How Adjustment in Conversion Terms Work

When there is a change in a convertible security's conversion price, you can consider that as an adjustment in the conversion term. As a holder of a convertible security, the conversion price is the amount you pay to swap it for a common share. The price per share dips after a stock split, for example. As a result, there will be an adjustment in the conversion terms to reflect the change in the value of a share.

You should note that regardless of whether or not a stock split happens, some convertible instruments include variations in conversion terms embedded into the terms of the instrument. As the holder of a convertible security, you can be unaffected by a change in conversion terms, which can be a scheduled event or depend on other circumstances.

The firm must compute the adjusted conversion price when they adjust according to the officer's certificate, which specifies the facts on which the conversion price modification is based. The issuing business will normally issue a notice of the new price to you as a shareholder via first-class mail in the case of a conversion adjustment.

Example of Adjustment in Conversion Terms

As an example, if the convertible security for your company (let's call it Icon CBD) has an exchange privilege of one share of common stock for $100 and Icon CBD's common stock splits 2 for 1, the exchange ratio is modified to one common share for $50. Now, this split implies that one share of common stock is no longer $100 but is now $50.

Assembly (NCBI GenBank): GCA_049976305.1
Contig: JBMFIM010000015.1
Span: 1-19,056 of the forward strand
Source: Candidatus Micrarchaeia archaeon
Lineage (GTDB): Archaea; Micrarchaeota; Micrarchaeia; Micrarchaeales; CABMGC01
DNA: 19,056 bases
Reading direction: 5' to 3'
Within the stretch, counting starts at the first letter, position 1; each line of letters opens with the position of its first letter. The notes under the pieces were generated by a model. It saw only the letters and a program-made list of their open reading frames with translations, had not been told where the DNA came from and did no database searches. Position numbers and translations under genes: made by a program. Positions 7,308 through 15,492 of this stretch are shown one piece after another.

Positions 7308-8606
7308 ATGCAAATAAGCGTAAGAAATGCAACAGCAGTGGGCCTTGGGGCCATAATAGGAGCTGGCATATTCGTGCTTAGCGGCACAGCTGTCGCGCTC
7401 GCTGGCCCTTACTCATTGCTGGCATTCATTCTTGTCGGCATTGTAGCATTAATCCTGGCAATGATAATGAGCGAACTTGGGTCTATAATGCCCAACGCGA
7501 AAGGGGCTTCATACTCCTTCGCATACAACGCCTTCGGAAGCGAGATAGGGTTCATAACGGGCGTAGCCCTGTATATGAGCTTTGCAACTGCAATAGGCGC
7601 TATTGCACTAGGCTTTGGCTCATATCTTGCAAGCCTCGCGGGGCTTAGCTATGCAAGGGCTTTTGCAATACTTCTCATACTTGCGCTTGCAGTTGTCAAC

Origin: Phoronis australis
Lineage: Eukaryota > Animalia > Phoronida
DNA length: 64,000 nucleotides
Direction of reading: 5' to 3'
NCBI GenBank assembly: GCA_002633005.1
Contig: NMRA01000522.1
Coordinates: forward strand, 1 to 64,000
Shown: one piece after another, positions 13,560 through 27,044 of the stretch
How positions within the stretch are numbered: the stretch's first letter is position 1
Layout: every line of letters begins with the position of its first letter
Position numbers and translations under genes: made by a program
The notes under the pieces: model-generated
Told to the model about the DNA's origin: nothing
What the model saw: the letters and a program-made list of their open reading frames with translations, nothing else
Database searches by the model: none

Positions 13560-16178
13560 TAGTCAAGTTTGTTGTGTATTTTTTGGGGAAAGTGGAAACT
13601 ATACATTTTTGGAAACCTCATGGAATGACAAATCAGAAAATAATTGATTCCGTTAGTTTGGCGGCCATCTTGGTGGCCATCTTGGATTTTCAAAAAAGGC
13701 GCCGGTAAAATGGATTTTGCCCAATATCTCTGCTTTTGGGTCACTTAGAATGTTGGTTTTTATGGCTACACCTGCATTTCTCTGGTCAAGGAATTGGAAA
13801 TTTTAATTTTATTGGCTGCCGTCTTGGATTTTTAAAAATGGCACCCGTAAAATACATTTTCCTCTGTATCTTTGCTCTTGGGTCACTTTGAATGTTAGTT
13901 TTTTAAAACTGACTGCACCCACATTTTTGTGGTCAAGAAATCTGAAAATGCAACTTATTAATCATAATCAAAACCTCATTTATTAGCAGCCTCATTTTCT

Here you can see the adjustment results from a 2 for 1 stock split, and this adjustment shows in the new price per stock. Your company's existing shareholders will experience dilution because the business has issued new shares. However, anti-dilution safeguards, which modify the conversion ratio to offset the effect of dilution through fresh issuances, are quite common.

Adjustment in Conversion Terms vs. Conversion Price

The conversion price is the cost at which you, the owner of a convertible security, can acquire an equal number of common shares in return for trading in your convertible security. You can determine this price at the time you sell the convertible security. For example, your company may purchase an issue of convertible bonds (which is a low-risk investment) from ABC company with the understanding that if the ABC's stock appreciates significantly, your company will be able to trade its bonds for the claim to a certain amount of the ABC's stocks at a set, low price. This is the cost of conversion.

On the other hand, an adjustment in conversion term has to do with changes that a company will make to reflect the new value of each stock after a stock spilt. While a conversion price is restricted to the financial implications of your transaction, the adjustment in conversion term shows changes that affect your stock when other factors are at play.